Dr. DeLisa Fairweather’s Transitional Cardiovascular Disease Research Laboratory at the Mayo Clinic, Jacksonville, Florida

The term “translational” refers to the “translation” of basic scientific findings in a laboratory setting into potential treatments for disease.

In Medicine, “Translational Research” is increasingly linking the research fields of Basic Research and Applied Research. Although “Translational Research” is relatively new, it is being recognized and embraced globally.

In her lab, Dr. Fairweather specializes in how sex differences in inflammation caused by environmental exposures can lead to chronic inflammatory disease. Recently, Drs. Fairweather and Bruno published an editorial in the journal Circulation: Cardiovascular Genetics (2017 Oct;10(5). pii: e001950. doi: 10.1161/CIRCGENETICS.117.001950) commenting on how sex differences in cardiac cells called cardiomyocytes contribute to heart failure. Biological sex differences in how cardiac muscle cells stretch and heal after damage between men and women are one reason that myocarditis occurs more often in young adult men than women following viral infections.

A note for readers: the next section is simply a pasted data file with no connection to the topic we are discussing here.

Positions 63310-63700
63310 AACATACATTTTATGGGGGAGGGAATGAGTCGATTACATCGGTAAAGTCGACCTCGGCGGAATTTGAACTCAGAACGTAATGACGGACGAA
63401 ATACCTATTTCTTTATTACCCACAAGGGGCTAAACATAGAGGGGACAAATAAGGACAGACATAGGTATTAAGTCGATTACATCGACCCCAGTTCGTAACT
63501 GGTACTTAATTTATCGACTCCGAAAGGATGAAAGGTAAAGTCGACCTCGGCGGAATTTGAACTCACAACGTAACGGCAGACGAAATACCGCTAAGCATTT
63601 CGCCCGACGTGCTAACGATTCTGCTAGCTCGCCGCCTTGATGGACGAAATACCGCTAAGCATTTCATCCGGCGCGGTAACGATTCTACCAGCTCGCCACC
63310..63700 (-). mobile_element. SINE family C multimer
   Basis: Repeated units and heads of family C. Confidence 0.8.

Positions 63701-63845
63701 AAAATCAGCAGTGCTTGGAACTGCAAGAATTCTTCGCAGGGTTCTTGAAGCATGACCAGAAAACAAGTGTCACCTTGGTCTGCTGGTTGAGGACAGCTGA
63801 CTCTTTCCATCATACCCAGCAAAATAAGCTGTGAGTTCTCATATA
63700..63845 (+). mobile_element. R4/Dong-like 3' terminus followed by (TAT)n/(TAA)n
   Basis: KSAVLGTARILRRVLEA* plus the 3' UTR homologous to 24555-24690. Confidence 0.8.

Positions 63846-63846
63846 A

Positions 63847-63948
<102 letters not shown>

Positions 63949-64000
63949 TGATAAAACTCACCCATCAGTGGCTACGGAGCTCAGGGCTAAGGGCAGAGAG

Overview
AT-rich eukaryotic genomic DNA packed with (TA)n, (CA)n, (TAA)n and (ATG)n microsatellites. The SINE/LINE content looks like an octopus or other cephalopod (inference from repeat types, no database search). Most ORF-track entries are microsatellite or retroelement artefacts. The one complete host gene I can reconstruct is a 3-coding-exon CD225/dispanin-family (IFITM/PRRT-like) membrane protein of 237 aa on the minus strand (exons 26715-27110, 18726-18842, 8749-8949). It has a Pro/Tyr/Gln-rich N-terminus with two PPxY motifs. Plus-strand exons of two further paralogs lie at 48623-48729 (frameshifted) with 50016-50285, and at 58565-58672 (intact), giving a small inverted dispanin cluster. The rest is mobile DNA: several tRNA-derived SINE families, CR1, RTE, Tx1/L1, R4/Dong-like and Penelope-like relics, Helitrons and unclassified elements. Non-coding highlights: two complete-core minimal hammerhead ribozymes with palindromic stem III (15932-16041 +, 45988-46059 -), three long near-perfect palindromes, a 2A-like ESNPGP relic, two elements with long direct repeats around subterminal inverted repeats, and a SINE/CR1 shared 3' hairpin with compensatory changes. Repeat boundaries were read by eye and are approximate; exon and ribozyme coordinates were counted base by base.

As an expert in Myocarditis, Dilated Cardiomyopathy and Heart Failure, Dr. Fairweather leads a research team seeking advances in diagnostic techniques and novel therapies. The Translational Cardiovascular Disease Research Lab is advancing knowledge about the pathogenesis (causes) of disease to discover new diagnostic techniques and novel therapies for patients with Myocarditis and other Cardiovascular and Autoimmune Diseases. Dr. Fairweather is currently writing a paper with Dr. Bruno on how myocarditis can occur in patients with Pulmonary Arterial Hypertension- and unexpected disease association. Drs. Fairweather, Bruno and Cooper are writing another manuscript on how sex differences in a particular biomarker that can be found in the blood can predict who will progress from myocarditis to develop dilated cardiomyopathy.

Dr. Fairweather leads her research team who are focusing their efforts on how sex differences in inflammation alter the diagnosis, treatment and prognosis of myocarditis and dilated cardiomyopathy. They are identifying new diagnostic biomarkers and discovering possible new treatments including regenerative medicine with the goal of reducing and preventing disease.

You can view Dr. Fairweather’s Lab Website at:

http://www.mayo.edu/research/labs/translational-cardiovascular-disease-research